BY CHARLES F. OTEY
He’ll save Brooklyn Heights Promenade and clean the air at the same time
Bay Ridge’s Carlo Scissura is definitely a man with a plan. More than one, actually.
With a sterling history of public and commercial service, he is the current president of the very influential New York Building Congress.
He has championed the long-sought plan to raze the rotting Gowanus Expressway and replace it with a tunnel, thereby creating thousands of new acres of valued real estate in Sunset Park and South Brooklyn and providing hundreds of millions of dollars in new city and state income.
Having served as head of the Building Congress, former chief adviser to the borough president and president of the Brooklyn Chamber of Commerce, Scissura has advocated for the tunnel, which would permit thousands of vehicles to exit the Verrazzano Bridge and proceed — their pollution sucked up by tunnel air processors — to become virtually invisible at the entrance to the Gowanus Tunnel.
The tunnel has had the backing of the Regional Plan Association and scores of elected officials like Assemblymember Jo Ann Simon, who ran the Gowanus Tunnel Campaign for several years.
But, what can be done to save the treasured but collapsing Brooklyn Heights Promenade, which sits nervously astride the Gowanus as it becomes the Brooklyn-Queens Expressway on its way to Manhattan?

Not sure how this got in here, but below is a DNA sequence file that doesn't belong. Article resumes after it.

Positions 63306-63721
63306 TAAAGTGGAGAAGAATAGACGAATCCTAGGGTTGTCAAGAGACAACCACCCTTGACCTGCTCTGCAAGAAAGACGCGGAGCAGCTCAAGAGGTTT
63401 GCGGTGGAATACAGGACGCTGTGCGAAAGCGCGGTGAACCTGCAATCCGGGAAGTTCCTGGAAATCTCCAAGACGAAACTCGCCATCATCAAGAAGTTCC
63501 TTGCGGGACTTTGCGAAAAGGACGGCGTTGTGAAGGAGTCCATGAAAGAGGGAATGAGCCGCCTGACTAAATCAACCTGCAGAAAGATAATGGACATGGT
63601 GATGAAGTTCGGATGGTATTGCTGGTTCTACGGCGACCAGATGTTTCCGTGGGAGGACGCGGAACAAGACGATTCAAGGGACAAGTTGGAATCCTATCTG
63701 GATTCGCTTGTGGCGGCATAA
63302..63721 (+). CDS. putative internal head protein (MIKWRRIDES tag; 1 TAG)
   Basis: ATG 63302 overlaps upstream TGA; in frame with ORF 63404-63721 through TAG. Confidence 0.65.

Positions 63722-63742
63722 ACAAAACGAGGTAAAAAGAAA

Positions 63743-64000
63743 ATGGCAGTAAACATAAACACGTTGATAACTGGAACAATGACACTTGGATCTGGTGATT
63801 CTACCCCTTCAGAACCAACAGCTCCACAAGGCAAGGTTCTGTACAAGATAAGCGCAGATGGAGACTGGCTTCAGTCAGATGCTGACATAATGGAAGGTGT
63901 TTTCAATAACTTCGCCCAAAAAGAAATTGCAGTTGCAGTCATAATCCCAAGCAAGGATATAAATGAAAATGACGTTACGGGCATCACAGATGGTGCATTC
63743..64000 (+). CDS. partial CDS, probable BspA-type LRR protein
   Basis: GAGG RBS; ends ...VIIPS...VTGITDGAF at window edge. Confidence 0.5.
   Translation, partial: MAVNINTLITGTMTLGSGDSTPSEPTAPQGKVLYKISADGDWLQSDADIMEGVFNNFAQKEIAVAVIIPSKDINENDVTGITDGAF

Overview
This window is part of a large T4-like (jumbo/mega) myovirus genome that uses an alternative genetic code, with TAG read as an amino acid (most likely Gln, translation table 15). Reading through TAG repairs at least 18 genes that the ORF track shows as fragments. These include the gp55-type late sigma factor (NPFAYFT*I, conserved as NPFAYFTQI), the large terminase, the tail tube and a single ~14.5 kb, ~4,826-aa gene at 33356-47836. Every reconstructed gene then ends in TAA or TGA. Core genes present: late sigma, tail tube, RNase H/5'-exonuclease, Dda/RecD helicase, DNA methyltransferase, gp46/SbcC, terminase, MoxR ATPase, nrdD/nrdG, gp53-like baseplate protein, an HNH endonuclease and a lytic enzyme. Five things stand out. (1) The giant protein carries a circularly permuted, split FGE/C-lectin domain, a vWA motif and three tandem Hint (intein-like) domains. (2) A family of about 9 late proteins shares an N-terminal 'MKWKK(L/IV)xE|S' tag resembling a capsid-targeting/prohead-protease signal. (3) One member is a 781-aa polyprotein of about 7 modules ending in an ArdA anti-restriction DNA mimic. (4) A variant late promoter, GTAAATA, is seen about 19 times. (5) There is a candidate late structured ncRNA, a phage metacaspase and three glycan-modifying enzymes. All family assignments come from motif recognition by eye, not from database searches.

Not to worry. The innovative Brooklynite has a plan to save the Promenade, which sits a mile or so north of the Gowanus, and to dramatically slash air pollution and reduce the number of often-fatal auto and truck accidents the expressway now provides.
In brief: Downsize it and they won’t come!
“The alternatives proposed by the city Department of Transportation present very serious issues with very little chance of being approved; other alternatives should be explored,” Scissura wrote in an update on his panel’s work. “The commission has serious concerns about the proposed highway and encroachment on the Promenade (other than to renovate and upgrade the Promenade) or major incursion into the Brooklyn Bridge Park with a temporary highway.”